Session Manager is a fully managed AWS Systems Manager capability that lets you manage your EC2 instances, on-premises instances, and virtual machines (VMs) through an interactive one-click browser-based shell or through the AWS CLI. Session Manager provides secure and auditable instance management without the need to open inbound ports, maintain bastion hosts, or manage SSH keys. Session Manager also makes it easy to comply with corporate policies that require controlled access to instances, strict security practices, and fully auditable logs with instance access details, while still providing end users with simple one-click cross-platform access to your managed instances.
In order to establish a session, the IAM user or role must have Session Manager permissions as well as access to the target managed instances. At minimum, SSM Agent version 184.108.40.206 or later must be installed on the instances you want to connect to through sessions.
About the ssm-user account
Starting with version 220.127.116.11 of SSM Agent, the agent creates a local user account called
ssm-user and adds it to
/etc/sudoers (Linux) or to the Administrators group (Windows). On agent versions before 2.3.612.0, the account is created the first time SSM Agent starts or restarts after installation. On version 2.3.612.0 and later, the ssm-user account is created the first time a session is started on an instance. This
ssm-user is the default OS user when a Session Manager session is started.
If you want to prevent Session Manager users from running administrative commands on an instance, you can update the ssm-user account permissions. You can also restore these permissions after they have been removed. For more information, see Step 7: (Optional) disable or enable ssm-user account administrative permissions.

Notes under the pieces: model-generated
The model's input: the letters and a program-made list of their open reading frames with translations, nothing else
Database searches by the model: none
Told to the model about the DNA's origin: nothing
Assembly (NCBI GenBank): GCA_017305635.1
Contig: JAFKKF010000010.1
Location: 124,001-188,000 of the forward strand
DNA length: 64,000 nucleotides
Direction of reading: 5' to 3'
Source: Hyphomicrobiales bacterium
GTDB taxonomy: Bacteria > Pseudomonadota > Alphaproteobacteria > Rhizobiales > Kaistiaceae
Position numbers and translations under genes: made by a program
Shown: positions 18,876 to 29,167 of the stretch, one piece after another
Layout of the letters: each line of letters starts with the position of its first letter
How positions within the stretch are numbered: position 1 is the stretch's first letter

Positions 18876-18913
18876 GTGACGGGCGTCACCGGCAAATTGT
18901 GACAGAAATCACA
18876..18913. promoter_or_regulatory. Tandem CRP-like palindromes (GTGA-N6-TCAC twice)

ssm-user on Windows Server domain controllers
Beginning with SSM Agent version 2.3.612.0, the
ssm-user account is not created automatically on managed instances that are used as Windows Server domain controllers. To use Session Manager on a Windows Server machine being used as a domain controller, you must create the
ssm-user account manually if it isn’t already present. On Windows Server, SSM Agent sets a new password for the
ssm-user account each time a session starts, so you do not need to specify a password when you create the account.
In this lab we will utilize Session Manager to connect to our Web instances that we ran our Command document against.
Switch back to the tab with your active session and type following commands:
cd /app ls
You can see our text file
hello.txt created by the Run Command document in the previous section.
systemctl status httpd
Apache is now running per our document instructions.
Select Terminate to close the session.
Go back to Session Manager and select refresh. You can see the session was ended and there are no running sessions.
Select the Session History tab.
You will see your previous session in a
We will now configure session logging for CloudWatch Logs.
Systems-Manager-Workshopand choose Create.
For Send Session output to CloudWatch Logs, select
CloudWatch logs to enable writting session output to CloudWatch Logs.
Now that we have enabled writting session output to CloudWatch Logs, repeat steps 4-8 to see the session output within CloudWatch Logs.
Select the Session History tab.
Terminatingstate for 1-3 minutes as the history is sent to CloudWatch Logs for storage.
Once the status is
Terminated, select the output location CloudWatch Logs.
In CloudWatch Logs you will see that inside your Systems Manager Log Group a new Log Stream was created and utilized the ID of the Session Manager session you just ended.
Expand the messages and you will see a full output of the terminal session.
This is a powerful integration because now you have an easy interface to: